Judges Talk Ideas for|Future of Calif. Courts

     SAN FRANCISCO (CN) – At its first public comment session Tuesday, California’s commission for the future of its courts heard from lawyers, union reps and judges on court funding, and also tried to put to bed the notion of centralizing more local court operations.
     “There has never been the concept of human resources operations being removed from trial courts and centralized at the Judicial Council discussed,” Fourth Appellate District Presiding Justice Kathleen O’Leary, a Futures Commission executive member, said. “But I understand there has been tremendous misinformation that has been communicated to a number of people.”
     That idea was allegedly broached by members of the commission’s Fiscal/Court Administration Working Group, which O’Leary chairs, and sparked widespread condemnation among trial judges concerned about a power play to strip courts of their state-mandated authority to handle their own employees.
     The commission, chaired by California Supreme Court Justice Carol Corrigan, was set up last year by Chief Justice Tani Cantil-Sakauye to find ways of saving money in the operation of California’s courts.
     O’Leary’s remarks came in direct response to comments made Tuesday by the Service Employees International Union and local court employees. Jim Wise, a records clerk in Solano County Superior Court said, “We have a good working relationship with our individual courts to try to centralize that would be detriment to the structure. The way things are running now works.”
     “We would really suggest sticking with the current employment structure as opposed to the rumor of shifting it to a centralized feature,” union member Kimberly Rosenberger said. “It is actually very cost-efficient and stable and shifting it away from that would really be a detriment to the courts.”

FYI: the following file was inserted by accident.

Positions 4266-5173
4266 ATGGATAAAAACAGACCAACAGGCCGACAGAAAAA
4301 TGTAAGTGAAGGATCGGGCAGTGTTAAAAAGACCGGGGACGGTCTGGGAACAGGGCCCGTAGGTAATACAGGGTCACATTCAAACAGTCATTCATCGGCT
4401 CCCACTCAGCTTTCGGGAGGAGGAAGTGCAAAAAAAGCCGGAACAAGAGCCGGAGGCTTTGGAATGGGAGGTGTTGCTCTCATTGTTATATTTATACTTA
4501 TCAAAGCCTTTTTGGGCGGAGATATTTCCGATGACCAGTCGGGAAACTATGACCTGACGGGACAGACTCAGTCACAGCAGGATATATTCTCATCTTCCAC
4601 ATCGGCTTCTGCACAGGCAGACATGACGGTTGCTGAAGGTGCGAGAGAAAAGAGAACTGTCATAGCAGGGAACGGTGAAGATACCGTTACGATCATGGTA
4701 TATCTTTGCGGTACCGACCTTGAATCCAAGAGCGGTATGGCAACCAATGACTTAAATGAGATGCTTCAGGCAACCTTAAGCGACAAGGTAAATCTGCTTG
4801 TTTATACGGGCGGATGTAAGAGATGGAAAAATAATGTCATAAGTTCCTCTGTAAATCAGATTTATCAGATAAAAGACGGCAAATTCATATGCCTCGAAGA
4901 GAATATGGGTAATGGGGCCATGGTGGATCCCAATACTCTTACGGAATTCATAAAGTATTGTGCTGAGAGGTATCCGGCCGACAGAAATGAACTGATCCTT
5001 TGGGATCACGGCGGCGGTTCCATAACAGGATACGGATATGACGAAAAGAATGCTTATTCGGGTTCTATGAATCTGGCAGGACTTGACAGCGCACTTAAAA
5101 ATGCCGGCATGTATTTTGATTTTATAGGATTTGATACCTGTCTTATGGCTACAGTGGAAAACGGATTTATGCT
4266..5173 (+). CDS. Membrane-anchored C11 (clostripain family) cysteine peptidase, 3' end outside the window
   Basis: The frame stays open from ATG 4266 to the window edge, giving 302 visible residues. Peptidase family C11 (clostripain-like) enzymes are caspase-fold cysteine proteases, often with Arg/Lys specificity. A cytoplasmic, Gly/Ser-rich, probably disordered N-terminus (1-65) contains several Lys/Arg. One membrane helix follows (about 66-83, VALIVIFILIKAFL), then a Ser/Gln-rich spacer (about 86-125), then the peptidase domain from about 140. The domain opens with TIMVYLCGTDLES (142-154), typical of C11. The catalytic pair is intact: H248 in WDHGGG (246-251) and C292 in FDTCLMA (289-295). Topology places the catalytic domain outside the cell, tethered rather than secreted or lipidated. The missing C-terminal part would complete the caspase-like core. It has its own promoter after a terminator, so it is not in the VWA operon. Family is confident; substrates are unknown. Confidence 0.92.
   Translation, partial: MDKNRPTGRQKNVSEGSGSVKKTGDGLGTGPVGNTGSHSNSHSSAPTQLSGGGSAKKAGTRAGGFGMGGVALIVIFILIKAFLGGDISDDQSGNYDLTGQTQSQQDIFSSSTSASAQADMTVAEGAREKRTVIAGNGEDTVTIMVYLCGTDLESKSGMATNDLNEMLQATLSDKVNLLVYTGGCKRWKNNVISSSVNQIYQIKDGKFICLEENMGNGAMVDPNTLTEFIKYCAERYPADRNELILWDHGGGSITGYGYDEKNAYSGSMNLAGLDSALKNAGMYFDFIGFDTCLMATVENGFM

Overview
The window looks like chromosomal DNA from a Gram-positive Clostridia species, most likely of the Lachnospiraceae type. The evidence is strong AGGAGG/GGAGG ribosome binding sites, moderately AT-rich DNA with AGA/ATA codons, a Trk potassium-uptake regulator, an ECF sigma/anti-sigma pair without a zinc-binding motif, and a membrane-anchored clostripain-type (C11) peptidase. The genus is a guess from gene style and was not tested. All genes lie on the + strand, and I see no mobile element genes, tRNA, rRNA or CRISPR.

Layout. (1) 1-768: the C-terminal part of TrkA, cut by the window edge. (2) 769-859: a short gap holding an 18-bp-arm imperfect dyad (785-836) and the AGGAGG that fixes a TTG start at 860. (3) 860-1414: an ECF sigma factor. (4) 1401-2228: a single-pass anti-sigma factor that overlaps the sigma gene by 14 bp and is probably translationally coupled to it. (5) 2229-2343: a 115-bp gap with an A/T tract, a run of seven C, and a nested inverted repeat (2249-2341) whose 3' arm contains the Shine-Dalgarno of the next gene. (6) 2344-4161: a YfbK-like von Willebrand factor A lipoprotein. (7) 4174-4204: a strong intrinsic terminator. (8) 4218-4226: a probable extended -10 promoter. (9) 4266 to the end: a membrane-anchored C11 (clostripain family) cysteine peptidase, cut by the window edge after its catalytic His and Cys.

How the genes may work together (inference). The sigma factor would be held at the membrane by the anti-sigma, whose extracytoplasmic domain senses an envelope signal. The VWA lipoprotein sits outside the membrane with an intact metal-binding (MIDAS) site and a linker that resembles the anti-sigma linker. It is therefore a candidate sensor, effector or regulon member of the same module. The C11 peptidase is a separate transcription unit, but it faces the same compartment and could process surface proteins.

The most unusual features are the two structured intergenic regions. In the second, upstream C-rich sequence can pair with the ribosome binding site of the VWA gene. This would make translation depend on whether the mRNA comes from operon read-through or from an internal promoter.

But the human resources issue took up only a minuscule portion of Tuesday’s meeting, where the commission focused on judgeships, the need for a stable court funding source and the possibility of decriminalizing traffic violations to reduce court workload.
     While the commission had budgeted an entire afternoon for comment, the lack of in-person speakers made for a relatively brief session.
     Riverside County Presiding Judge Harold Hopp, whose county has been down 50 judgeships for at least 10 years, suggested the judiciary come up with a solid plan for distributing newly funded judgeships.
     “We would sell it better to the Legislature and the governor if we explained that we have a controlled criteria about how we will figure out where the funded positions should be,” Hopp said, adding, “I would encourage you to come up with a mechanism that spreads the challenge of dealing with not having enough positions as widely as possible.”
     Hopp was one of two judges who spoke at the meeting. The other was Presiding Judge Jonathan Conklin of Fresno, who addressed the commission on the issue of trial court funding.
     “The instability of the budget over the years has been almost insurmountable to plan for,” Conklin said, noting that his court was forced to close all of its regional courthouses at the height of the state’s budget crisis.
     “I wish I had a productive suggestion for you. I wish I had solution. If I did I’m not sure this commission would have much more of a task left to do.”

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